Milton Friedman, the world’s greatest exponent of economics, has passed away.

Reuters reports:

SAN FRANCISCO, Nov 16 (Reuters) – Milton Friedman, the free market economist and winner of a 1976 Nobel Prize, died on Thursday morning of heart failure, a spokeswoman for his family said. He was 94.

Friedman’s ideas played a pivotal role in forming the governing philosophies of world leaders like Margaret Thatcher and Ronald Reagan.

He preached free enterprise in the face of government regulation and advocated a monetary policy that called for steady growth in money supplies.

The influential economist died in a hospital in the San Francisco area, the spokeswoman said.

More extensive obituaries — no doubt written years in advance — are available from several different sources, and no doubt more are coming.

October 16, 2006

Bombing — For Free Tuition

Filed under: — Different River @ 5:22 pm

I few days ago, I posted the story of an unemployed fellow who robbed a bank to get arrested, so he could live rent-free in jail until he was old enough for social security benefits.

Now, we hear from that young Palestinians are carrying small bombs through Israeli checkpoints to get arrested — so they can get an Israeli high school diploma while in prison! The Israeli radio broadcaster Arutz Sheva reports:

Faking Attacks in Order to Graduate: Correspondent Haggai Huberman reports on a new phenomenon among the Arabs of Judea and Samaria: Youths carry knives or small bombs across checkpoints in order to get themselves arrested so that they can study for high school matriculation exams at the State of Israel’s expense.

Sitting in jail for a number of weeks or months is a small price to pay, and the returns are significant: A high school diploma, and a high social standing as a “freed terrorist.”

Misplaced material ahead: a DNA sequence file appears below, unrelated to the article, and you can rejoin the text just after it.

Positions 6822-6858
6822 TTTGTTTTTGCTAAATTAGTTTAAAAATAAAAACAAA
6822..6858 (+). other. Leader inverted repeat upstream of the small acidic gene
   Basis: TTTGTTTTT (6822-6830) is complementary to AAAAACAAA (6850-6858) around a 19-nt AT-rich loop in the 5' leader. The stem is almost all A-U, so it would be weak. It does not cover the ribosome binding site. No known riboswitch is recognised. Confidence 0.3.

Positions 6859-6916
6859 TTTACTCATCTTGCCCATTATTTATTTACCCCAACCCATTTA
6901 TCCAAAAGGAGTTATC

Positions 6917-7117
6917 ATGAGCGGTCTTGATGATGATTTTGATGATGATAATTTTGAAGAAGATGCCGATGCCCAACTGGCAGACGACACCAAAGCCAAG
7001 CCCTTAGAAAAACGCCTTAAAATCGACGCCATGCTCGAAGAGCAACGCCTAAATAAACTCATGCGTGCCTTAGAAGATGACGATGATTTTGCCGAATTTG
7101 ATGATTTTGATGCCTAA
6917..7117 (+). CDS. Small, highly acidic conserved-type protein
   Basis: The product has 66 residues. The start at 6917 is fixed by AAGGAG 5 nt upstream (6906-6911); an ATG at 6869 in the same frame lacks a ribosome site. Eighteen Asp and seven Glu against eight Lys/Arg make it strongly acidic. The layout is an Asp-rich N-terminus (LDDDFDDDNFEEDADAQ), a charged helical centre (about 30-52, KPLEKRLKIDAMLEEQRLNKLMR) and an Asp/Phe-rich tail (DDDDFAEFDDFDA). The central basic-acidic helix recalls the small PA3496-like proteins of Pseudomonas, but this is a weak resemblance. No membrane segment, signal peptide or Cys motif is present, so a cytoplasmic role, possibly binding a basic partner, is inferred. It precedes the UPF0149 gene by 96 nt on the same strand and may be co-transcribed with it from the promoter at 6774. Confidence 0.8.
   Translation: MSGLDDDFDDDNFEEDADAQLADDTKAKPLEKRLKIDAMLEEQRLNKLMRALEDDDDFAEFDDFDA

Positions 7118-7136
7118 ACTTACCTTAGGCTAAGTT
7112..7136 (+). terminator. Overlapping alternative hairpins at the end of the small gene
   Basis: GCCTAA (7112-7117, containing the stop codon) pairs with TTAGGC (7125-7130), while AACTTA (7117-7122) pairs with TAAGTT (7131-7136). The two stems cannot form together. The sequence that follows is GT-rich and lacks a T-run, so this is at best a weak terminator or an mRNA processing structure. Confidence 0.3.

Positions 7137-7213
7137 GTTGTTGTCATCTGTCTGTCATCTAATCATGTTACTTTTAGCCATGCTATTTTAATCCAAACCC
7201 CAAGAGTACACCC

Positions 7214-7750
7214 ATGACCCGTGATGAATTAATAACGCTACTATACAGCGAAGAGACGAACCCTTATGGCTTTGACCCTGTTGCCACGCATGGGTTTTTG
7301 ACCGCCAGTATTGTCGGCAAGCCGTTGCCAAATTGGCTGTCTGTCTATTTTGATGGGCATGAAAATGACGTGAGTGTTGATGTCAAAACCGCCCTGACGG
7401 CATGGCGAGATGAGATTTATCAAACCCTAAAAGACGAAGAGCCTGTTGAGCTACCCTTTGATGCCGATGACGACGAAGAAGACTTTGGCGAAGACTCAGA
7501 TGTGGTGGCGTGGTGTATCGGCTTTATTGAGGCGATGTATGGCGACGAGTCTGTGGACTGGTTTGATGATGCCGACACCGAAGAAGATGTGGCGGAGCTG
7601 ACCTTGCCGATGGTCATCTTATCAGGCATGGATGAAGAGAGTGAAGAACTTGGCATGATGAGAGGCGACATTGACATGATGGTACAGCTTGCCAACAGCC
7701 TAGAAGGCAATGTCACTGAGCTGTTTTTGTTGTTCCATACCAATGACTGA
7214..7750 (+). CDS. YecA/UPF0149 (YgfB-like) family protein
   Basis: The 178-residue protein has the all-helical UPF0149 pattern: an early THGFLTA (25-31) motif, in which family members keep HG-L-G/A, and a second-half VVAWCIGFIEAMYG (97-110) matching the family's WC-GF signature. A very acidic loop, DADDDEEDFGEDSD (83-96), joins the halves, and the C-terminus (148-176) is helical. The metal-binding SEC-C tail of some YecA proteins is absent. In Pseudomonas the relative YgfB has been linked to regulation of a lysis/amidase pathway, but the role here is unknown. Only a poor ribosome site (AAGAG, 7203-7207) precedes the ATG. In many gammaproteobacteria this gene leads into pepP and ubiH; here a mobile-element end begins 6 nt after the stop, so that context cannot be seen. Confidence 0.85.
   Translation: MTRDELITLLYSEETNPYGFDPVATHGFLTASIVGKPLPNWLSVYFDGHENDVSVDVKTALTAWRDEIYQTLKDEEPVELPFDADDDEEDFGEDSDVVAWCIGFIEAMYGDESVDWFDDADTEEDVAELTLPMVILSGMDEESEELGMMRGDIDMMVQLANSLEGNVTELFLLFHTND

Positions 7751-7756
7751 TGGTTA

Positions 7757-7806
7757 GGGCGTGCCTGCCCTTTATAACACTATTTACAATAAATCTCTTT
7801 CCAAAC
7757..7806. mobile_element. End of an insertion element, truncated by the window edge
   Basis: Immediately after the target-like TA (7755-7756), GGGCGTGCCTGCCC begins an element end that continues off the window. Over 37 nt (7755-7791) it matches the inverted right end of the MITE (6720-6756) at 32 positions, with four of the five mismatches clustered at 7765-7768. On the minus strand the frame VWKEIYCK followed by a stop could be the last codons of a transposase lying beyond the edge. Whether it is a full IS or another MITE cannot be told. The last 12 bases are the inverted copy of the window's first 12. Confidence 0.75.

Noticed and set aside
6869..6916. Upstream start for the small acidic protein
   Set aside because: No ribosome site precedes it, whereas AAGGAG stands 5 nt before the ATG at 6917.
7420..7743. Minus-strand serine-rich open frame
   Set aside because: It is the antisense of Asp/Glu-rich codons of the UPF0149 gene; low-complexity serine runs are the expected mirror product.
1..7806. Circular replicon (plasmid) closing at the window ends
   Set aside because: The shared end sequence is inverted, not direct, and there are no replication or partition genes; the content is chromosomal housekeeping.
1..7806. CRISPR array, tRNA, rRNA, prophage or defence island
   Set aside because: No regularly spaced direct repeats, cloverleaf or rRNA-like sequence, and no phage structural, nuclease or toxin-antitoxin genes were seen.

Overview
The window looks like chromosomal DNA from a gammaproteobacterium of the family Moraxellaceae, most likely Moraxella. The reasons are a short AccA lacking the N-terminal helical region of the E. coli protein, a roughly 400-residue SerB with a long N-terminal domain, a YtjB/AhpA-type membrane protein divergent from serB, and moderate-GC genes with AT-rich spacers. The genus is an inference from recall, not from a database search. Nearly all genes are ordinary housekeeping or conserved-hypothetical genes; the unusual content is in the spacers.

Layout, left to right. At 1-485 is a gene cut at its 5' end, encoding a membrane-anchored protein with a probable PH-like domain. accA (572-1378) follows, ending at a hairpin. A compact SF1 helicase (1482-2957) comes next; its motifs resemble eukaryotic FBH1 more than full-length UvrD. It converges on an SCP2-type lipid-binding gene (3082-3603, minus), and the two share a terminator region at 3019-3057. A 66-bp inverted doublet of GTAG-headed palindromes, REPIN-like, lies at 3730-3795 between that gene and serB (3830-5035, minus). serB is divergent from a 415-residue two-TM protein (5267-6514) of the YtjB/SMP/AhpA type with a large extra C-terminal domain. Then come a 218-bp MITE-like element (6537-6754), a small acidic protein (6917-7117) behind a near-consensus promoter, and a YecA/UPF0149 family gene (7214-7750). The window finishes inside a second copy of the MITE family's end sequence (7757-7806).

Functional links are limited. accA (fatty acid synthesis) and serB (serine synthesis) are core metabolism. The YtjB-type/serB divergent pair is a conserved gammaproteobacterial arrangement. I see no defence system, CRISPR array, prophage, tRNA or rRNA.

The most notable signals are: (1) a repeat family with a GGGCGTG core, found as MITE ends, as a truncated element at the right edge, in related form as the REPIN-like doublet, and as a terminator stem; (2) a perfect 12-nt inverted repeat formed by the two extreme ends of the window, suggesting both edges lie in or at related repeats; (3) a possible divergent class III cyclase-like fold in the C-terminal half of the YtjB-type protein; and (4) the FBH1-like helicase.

Huberman notes that earlier this week, IDF soldiers reported that they had thwarted an attack in the northern Shomron when they arrested two 19-year-old boys carrying two pipebombs of one kilogram (2.2 lbs.) each. However, the IDF later concluded that the boys were merely trying to get arrested for the purpose of matriculation exams, and that the pipebombs were not designed to cause significant damage.

Hat tip: James Taranto, who adds: “Or maybe they wanted 72 dates to the prom.”

October 10, 2006

Edmund Phelps

Filed under: — Different River @ 5:32 am

I would not be an eocnomics blogger if I did not mention that this year’s Nobel Memorial Prize in Economics is going to Edmund Phelps. But I can’t give a better explanation of, or collection of links to, his work than Tyler Cowen’s.

September 29, 2006

Finding God in the Genome

Filed under: — Different River @ 9:00 am

The book I mentioned here should be available by now.

August 4, 2006

Shop Talk

Filed under: — Different River @ 6:35 am

The Economist magazine has an article on economists with blogs.

Hat tip to Megan McArdle, who writes for The Economist, blogs at Asymmetrical Information under a pseudonym, and is currently guest-blogging at Instapundit.

June 30, 2006

Shark Abortions

Filed under: — Different River @ 3:04 pm

Are Abortions Sad? Well, if they are accidental abortions of sharks: